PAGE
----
Traversing through the overworld can provide its own tense moments. There are map points where objectives and story beats play out that you have to move to. But every move you make is an opportunity for enemies to deploy from bases and chase you around. Navigating them, as well as deciding which routes are best to take or where you will stop to rest and patch yourself up, is a welcome meta challenge.
But Rage! fails to really capitalize on these inspired these design choices. The over world movement doesn’t seem dynamic enough. Events are pretty predictable, and running from little red men gets old after awhile. Also, if there’s no one chasing you, you can just stop and rest as many times as you want, completely killing the “I am prey” vibes.
The AI is satisfying challenge in the occasional mission, their performance can be inconsistent. Most of the time, they look to take advantage of their numbers versus my pair of mercs via positioning and just volume of attacks. Other times, they stand ready and facing the completely wrong direction. I’ve had enemies just run away entirely, packing themselves in a corner just to get killed with even less effort by me.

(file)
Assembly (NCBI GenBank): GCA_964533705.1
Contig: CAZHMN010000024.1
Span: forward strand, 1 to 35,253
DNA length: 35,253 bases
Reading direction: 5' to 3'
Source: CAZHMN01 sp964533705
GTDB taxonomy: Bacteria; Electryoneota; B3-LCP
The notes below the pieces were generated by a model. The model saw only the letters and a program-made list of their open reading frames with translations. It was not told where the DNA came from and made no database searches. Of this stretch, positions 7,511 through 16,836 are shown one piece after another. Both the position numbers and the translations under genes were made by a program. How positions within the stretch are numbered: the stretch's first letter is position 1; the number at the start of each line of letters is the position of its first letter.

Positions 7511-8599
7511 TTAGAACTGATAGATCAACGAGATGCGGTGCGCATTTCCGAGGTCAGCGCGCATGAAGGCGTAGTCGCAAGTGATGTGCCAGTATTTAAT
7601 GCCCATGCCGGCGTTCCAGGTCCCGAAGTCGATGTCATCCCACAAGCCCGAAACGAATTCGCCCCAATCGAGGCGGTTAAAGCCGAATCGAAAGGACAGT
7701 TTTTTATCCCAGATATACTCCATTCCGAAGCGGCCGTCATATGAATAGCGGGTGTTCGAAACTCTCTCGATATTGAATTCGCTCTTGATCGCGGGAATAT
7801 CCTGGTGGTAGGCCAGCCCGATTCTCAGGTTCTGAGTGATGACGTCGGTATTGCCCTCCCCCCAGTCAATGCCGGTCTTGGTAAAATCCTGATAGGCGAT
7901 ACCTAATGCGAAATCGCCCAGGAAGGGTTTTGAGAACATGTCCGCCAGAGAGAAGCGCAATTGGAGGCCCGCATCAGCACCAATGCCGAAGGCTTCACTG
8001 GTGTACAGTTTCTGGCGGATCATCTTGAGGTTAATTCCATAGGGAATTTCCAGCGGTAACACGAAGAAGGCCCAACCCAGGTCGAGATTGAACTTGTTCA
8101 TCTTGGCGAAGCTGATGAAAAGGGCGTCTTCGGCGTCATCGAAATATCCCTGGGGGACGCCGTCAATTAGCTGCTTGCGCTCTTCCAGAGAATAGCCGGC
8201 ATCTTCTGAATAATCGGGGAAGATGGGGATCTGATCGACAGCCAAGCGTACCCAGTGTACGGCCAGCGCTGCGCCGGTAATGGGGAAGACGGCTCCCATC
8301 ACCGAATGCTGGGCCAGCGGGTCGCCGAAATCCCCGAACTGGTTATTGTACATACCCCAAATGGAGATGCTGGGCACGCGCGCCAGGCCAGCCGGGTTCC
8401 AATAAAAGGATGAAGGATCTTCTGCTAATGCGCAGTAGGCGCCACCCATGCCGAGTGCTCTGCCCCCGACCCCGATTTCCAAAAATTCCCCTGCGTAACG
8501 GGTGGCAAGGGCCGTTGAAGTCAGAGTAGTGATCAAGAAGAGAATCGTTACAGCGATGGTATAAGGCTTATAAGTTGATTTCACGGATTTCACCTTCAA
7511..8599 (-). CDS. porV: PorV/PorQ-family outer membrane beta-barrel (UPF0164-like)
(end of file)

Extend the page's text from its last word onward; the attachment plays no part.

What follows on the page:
Navigating them “the right way” meant spending an exorbitant amount of time playing particular missions. In the face of the sub-par AI, difficulty tends to come in just sheer volume of enemies. It doesn’t take too many bullets to put any of your mercs down. Every mission often becomes a trial and error search for the best cover against 15 armed guards, or a half hour of meticulous cloak and dagger ops. For a game that gives off a lot of “streamlined experience” vibes, mission length seemed super inconsistent and routinely killed the pace.
Casualties of War